Milk is on everyone?s lips at the moment, and New Zealand based dairy co-operative Fonterra (ASX: FSF), which is listed on the ASX as a shareholder fund, is doing a good job keeping it there by announcing a huge 33% jump in net profit after tax (NPAT) and subsequent 33% increase in interim dividend.
The increase was driven by an 8% increase in sales volumes and a 29% increase in gross margin for NZ…
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Milk is on everyone’s lips at the moment, and New Zealand based dairy co-operative Fonterra (ASX: FSF), which is listed on the ASX as a shareholder fund, is doing a good job keeping it there by announcing a huge 33% jump in net profit after tax (NPAT) and subsequent 33% increase in interim dividend.
The increase was driven by an 8% increase in sales volumes and a 29% increase in gross margin for NZ milk products, both driven by a strong international demand for milk products. It’s a hugely positive result for both New Zealand farmers and owners of the Fonterra Share Holder fund which was listed last year, despite New Zealand’s North Island currently being in the grips of the country’s worst drought in decades.
The increase in milk price is also good news for Australian dairy farmers who have also suffered temperamental farming conditions and complained recently of the negative impact of the price war between supermarket operators Woolworths (ASX: WOW) and Wesfarmers Limited (ASX: WES) which owns the chain of Coles supermarkets.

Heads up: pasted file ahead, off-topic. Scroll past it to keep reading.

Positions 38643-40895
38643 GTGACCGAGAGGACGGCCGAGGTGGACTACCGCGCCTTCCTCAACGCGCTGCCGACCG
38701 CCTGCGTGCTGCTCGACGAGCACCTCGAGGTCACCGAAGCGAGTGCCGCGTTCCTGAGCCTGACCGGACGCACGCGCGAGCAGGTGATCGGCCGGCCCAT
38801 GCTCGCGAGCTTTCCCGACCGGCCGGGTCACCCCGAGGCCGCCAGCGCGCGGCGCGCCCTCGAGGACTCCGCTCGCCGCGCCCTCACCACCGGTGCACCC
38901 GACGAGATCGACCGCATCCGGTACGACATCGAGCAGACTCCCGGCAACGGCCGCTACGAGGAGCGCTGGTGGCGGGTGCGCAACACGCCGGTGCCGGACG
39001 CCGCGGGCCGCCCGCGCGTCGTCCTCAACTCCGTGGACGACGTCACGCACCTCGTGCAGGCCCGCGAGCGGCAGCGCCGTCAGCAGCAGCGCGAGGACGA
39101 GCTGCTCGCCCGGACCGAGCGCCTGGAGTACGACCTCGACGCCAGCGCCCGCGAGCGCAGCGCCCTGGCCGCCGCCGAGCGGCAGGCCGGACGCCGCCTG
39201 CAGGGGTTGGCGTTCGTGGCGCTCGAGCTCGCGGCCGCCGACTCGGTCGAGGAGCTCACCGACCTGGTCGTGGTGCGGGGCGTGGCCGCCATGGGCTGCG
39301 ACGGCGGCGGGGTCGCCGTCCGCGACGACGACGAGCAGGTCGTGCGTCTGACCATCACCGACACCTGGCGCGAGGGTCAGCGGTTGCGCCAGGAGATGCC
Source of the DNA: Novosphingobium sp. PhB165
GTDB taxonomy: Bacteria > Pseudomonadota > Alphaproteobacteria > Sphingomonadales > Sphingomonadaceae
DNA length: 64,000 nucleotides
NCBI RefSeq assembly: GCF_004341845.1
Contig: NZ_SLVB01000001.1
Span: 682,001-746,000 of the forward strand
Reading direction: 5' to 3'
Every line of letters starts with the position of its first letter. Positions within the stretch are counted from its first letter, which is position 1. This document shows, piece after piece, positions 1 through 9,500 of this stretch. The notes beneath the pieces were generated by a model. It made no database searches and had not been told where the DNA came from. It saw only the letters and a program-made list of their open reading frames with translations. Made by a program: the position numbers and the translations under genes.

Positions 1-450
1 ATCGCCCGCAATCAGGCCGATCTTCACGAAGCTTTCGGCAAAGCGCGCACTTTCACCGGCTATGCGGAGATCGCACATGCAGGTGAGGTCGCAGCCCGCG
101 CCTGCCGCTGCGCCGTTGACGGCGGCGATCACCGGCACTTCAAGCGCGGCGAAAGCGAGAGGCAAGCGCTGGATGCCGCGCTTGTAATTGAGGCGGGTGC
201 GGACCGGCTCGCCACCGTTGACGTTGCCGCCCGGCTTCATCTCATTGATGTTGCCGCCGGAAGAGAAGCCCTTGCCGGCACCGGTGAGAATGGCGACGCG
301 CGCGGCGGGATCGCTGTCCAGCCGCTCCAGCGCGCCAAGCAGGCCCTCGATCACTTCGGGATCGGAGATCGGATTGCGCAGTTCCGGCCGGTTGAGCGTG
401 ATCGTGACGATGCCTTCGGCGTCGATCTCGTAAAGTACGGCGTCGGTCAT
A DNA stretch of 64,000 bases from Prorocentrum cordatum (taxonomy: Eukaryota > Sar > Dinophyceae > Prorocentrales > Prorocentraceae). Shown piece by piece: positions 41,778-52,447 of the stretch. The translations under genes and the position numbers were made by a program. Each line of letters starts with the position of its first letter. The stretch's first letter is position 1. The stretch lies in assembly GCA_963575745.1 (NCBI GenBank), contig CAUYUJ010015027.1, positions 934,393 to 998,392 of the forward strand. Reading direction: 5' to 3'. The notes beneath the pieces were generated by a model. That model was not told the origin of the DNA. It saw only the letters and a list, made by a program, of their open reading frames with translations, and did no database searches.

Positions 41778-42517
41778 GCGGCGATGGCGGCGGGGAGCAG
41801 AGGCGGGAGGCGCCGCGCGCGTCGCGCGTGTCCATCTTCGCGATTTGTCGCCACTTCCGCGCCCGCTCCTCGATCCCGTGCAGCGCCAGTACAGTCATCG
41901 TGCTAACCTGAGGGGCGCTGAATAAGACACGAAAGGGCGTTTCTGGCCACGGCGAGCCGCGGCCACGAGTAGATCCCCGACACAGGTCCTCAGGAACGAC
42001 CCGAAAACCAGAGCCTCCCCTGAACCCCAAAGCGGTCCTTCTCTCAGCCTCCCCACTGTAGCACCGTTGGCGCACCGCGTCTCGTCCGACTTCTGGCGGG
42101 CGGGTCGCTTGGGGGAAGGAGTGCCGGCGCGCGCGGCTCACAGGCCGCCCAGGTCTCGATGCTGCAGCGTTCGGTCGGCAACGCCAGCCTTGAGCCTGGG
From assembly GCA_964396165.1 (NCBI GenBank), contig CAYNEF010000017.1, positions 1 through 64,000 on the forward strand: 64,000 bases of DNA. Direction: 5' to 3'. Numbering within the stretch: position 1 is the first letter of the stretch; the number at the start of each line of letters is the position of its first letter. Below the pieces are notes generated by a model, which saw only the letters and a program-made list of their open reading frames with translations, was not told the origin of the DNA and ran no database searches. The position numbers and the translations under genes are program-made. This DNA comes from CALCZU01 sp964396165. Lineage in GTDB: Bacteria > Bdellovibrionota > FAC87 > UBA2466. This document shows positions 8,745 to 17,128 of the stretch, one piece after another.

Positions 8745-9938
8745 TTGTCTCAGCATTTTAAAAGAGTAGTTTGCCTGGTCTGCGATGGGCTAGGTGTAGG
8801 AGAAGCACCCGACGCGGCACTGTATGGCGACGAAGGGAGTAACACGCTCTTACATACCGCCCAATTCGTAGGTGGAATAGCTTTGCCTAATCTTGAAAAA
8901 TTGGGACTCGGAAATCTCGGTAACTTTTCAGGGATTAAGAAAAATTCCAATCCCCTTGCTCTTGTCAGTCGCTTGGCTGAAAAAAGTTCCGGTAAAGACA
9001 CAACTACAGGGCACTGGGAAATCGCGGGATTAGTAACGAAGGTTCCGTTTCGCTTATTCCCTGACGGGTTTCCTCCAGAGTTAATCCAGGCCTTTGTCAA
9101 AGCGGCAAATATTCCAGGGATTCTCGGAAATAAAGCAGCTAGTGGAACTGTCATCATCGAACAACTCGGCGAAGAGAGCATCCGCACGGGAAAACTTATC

As with many commodity booms recently, much of the huge international demand for milk products is being driven by China who has smashed the country’s annual import quota earlier for the third year running as the population grows and distrust of local milk production from contamination lingers. Due to local regulations, China can only import 71,000 tonnes of milk products before having to pay import tariffs, but it hasn’t dented demand.
So should you rush out and buy into Fonterra, or stock-pile pallets of milk powder under your bed? Not without a word of caution. Fonterra CEO Theo Spierings notes the strong first-half result is unlikely to be repeated in the second half, with the company’s full-year result forecast to be in line with last year as competition in Australia intensifies and demand across Asia looks like it may slow.
Increasing prices of dairy products will benefit more than just Fonterra. Investors wanting to capitalize on the white gold rush could also consider producers and suppliers like Warrnambool Cheese and Butter Factory Company (ASX: WCB), Australia’s oldest dairy producer, or Bega Cheese Limited (ASX: BGA), which most recently increased interim profits by 13.6%. Both companies could gain if the price and demand for their products increase, however both could also suffer if demand does not keep pace or commodity prices drop.
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